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View Diary: William "Full Of Piss" Kristol (135 comments)

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  •  When you are trained to kill, (2+ / 0-)
    Recommended by:
    cany, zenox

    you cross a border into a foreign land where the customs are strange and terrible. It can be hard to come back.

    •  We dealt with this in the aftermath of Vietnam (2+ / 0-)
      Recommended by:
      fumie, Anne Elk

      Tim O'brien is one of my favorite authors. His short story, "How to Tell a True War Story," basically deals with this issue of the dehumanizing effects of war which are long lasting, if not impossible to cure.

      The devestating part is that it is a common procedure to strip the soldiers from their human emotions of compassion and mercy just so that they can kill another human being. The dehumanizing of the enemy's image is a routine excercise, enabling soldiers to hate and to kill.

      The unseen other part of this procedure is the fact it also "kills" the soldier's humanity.

      The walking "dead" man then is able to kill others without the interference of his human feelings.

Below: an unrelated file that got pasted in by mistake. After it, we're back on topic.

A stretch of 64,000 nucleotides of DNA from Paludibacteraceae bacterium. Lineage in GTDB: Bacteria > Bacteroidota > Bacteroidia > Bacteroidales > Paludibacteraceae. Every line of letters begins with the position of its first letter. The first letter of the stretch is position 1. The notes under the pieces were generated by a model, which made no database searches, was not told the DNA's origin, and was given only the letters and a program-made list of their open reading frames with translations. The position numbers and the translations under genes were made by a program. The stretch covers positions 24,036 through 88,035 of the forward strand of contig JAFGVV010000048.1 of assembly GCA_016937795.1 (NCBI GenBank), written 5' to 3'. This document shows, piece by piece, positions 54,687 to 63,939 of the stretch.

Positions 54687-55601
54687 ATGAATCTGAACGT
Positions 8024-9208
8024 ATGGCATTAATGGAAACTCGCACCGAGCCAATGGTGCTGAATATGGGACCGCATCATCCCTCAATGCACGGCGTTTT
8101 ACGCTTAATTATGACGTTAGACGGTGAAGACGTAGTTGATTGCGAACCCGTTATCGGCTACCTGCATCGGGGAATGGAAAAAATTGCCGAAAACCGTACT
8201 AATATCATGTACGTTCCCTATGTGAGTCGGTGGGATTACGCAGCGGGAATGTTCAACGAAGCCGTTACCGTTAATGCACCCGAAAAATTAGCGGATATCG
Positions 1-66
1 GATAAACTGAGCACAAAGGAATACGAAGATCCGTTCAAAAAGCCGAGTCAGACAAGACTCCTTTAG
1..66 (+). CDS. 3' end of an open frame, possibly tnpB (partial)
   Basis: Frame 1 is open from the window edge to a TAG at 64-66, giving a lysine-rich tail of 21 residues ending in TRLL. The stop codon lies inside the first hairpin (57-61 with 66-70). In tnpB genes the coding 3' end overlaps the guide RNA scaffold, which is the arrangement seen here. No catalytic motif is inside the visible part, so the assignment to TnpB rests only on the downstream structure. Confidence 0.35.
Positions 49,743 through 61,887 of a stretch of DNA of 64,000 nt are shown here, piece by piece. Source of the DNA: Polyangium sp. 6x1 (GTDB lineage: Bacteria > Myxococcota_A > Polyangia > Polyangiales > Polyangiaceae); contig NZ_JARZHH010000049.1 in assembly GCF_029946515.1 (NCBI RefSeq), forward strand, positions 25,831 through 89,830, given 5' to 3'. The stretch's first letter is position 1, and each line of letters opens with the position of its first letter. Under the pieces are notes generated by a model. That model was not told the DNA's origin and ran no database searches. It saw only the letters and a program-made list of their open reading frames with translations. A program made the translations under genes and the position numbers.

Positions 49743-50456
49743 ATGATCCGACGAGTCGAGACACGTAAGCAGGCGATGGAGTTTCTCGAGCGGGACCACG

What we don't realize is that when the soldier comes home, he/she still is "dehumanized." Then the "emotionless" ex-soldier walks around like a timebomb that could be triggered by anything or anyone in his horizon. When they are good enough not to take it out of others, then they turn against themselves, hence all the suicides.

      I wish we lived in a world where wars never happened. We don't. Thus my second wish is that someone figures out a way of preparing the soldiers for a fight without stripping them from their humanity.

      I wish.

      "Corruptio Optimi Pessima" (Corruption of the best is the worst)

      by zenox on Sat Jan 14, 2012 at 12:01:13 PM PST

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    •  I am proud of my military service. (0+ / 0-)

      For a number of reasons, but the big one is: going back to the days of the Revolution and George Washington, our armed forces has a tradition and culture of treating prisoners humanely and not engaging in atrocities, even (especially!) when the other side does so.
      I also would like to point out that our military deploys regularly to support humanitarian efforts and disaster relief, and is very effective at it, something we should all take pride in.
      These young Marines are knuckleheads, to be sure, but they are also victims of a military culture that has badly lost its way in the last decade.
      Final thought: we need to remind these chickenhawk winger types that the Geneva Conventions and the Code of Conduct for the military were not signed and enacted out of some touchy-feely sense of universal brotherhood, but because of a rational calculation that these sorts of best practices will, over time, protect OUR soldiers, sailors, marines and airmen. It's the right thing to do, and the smart thing to do.

      Insert your own pithy comment/angry screed/wise homily right here!

      by StratCat on Sat Jan 14, 2012 at 02:16:26 PM PST

      [ Parent ]

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